Building a Small Form Factor PC - November 2020
Published November 13, 2020
If you're ready to build your own dream Small Form Factor (SFF) PC and need help from the experts picking the perfect parts, you've come to the right place! We've been publishing our comprehensive SFF component buyer's guides and hands-on assembly guides since 2013, so no one else can get you up and running in the world of SFF PCs better than we can! Whether it's a budget-friendly kitchen PC, a compact yet powerful small office or content creation PC, or an ultra-high-end gaming system, we've got you covered. We think SFF systems, which we define as having a total volume of under 25 liters, are the future of desktop computing, and once you've built your own SFF PC, we know you'll agree! So, if you're ready to take the plunge, keep reading and you'll find all the information you need.
For November 2020, things have become pretty exciting, and perhaps a bit confusing, in the PC market. Both Nvidia and AMD have announced brand-new high-end video cards that break new ground in terms of performance, while AMD has likewise released several new CPUs based on the cutting-edge Zen 3 architecture that truly leapfrog Intel's existing offerings. The trouble is that when great new products arrive with such improved specs, demand outstrips supply, and that means it's challenging to actually find these products anywhere, and we mean that quite literally. We have actually been on waitlists since September for a wide range of Nvidia GPUs, and have thus far only been able to purchase one at retail. This product shortage is no joke!
Luckily, for a number of our SFF builds, none of this is an issue, because they use lower-cost CPUs that are in good supply, as well as built-in graphics or mid-range video cards that haven't been impacted by the commotion at the top of the product stacks. We've selected specific models that suit each use case, and Intel in particular has great options in its low-cost CPUs with built-in graphics. We particularly like Intel's 10th-Gen CPUs for lower-cost mini PCs, like our popular $750 Small Office ITX PC. Intel is also still quite competitive in the high-end gaming market with its Core i7 and Core i9 models, which actually offer better price/performance than AMD's hard-to-find Zen 3 processors. We would never have imagined this role switch... Intel being the value offering, wow! In terms of GPUs, Nvidia has just announced some amazing RTX 3000-series models, but like we said, you can't buy them as of our most recent update. For our high-end gaming PC buyer's guides starting at $1,500 and up, we suggest a number of possible solutions for anyone eager to get their hands on this next-gen level of performance.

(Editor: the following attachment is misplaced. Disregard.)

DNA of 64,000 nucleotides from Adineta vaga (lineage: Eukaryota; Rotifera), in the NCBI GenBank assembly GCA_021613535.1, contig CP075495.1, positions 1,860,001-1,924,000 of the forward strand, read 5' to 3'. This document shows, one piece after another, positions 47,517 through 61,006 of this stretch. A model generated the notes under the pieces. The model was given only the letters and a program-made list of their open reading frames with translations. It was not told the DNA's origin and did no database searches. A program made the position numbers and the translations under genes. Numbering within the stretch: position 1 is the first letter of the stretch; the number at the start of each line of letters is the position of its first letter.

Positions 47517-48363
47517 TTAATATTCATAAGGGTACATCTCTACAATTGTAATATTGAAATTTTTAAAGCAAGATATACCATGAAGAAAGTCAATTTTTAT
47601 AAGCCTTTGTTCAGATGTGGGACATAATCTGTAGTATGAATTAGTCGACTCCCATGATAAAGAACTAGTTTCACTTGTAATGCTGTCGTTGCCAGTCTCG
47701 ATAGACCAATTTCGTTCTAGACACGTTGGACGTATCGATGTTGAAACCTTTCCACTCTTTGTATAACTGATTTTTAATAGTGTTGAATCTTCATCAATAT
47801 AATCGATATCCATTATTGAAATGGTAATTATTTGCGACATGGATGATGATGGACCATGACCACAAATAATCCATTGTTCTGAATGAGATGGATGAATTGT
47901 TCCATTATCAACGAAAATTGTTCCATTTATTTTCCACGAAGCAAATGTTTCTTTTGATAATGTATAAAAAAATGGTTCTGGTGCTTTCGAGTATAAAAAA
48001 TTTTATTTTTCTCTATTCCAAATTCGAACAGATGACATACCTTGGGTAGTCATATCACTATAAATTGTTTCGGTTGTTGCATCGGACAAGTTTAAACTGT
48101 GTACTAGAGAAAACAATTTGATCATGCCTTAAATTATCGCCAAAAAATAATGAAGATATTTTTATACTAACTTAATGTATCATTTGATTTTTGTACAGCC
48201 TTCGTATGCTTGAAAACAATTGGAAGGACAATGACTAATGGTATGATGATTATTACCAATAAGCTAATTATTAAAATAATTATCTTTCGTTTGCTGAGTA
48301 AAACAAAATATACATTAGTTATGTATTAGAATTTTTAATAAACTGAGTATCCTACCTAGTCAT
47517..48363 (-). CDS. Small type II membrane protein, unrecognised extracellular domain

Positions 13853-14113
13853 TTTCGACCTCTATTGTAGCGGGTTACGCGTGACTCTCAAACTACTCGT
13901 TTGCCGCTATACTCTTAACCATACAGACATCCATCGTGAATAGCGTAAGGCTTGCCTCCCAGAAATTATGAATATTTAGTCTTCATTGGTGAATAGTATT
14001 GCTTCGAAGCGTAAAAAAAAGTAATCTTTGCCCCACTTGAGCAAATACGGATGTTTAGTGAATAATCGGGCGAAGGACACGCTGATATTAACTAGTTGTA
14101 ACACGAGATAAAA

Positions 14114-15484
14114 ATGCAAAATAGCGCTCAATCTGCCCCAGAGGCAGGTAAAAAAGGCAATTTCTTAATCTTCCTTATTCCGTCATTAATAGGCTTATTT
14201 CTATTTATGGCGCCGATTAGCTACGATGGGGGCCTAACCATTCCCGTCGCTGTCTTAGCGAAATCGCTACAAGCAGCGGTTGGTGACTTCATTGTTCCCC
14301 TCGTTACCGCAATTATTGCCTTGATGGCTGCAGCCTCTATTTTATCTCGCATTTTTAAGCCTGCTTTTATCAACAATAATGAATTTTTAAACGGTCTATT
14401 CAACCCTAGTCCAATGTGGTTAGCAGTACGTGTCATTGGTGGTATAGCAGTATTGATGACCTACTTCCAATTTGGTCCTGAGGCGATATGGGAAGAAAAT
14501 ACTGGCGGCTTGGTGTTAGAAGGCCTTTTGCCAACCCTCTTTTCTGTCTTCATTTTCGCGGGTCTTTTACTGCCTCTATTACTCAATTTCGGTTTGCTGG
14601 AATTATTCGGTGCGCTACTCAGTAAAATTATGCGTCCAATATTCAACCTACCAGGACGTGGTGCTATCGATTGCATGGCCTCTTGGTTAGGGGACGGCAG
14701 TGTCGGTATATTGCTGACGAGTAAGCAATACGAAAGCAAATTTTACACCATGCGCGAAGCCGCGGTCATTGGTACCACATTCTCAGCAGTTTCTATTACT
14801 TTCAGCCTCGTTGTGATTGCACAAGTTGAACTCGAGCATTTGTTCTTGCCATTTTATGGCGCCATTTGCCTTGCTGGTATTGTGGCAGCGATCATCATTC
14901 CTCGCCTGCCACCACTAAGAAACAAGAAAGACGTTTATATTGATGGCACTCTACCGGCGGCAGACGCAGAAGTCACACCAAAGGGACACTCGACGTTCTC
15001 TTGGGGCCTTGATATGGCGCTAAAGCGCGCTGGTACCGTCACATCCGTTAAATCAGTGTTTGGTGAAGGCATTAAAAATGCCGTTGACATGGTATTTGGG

By the way, as always, we continue to test all the new SFF gear we can get our hands on, and the following two YouTube videos showcase our latest findings!
Here's our review of SilverStone's ultra-high-end Sugo 15 mini-ITX Chassis, arriving on store shelves in late-November:
And here's our roundup of all the best ultra-low-profile coolers on the market!
As you consider building your own SFF system, keep in mind that every compact case is unique, so no single build guide can tell you exactly how certain components will fit together in that case. SFF cases often arrange components in a way that makes it difficult to install otherwise standard PC parts. That's why in addition to our many SFF Buyer's Guides, we've worked hard to put together a comprehensive set of step-by-step assembly guides covering a wide range of case layouts. We believe these are the most comprehensive step-by-step PC building guides you'll find anywhere! By the way, at TBG, we pride ourselves on always keeping our readers apprised of the latest and greatest in SFF gear. We'll continue to feature reviews and builds on our YouTube channel you won't find anywhere else, so don't miss out - subscribe now!
All of our Buyer's Guides shown below provide direct product links to Newegg, Amazon, Amazon Canada, Amazon UK, and Amazon Germany, with regional substitutions made where necessary. If you purchase any of the components profiled in this guide, please use our links, which helps support continued development of this guide.
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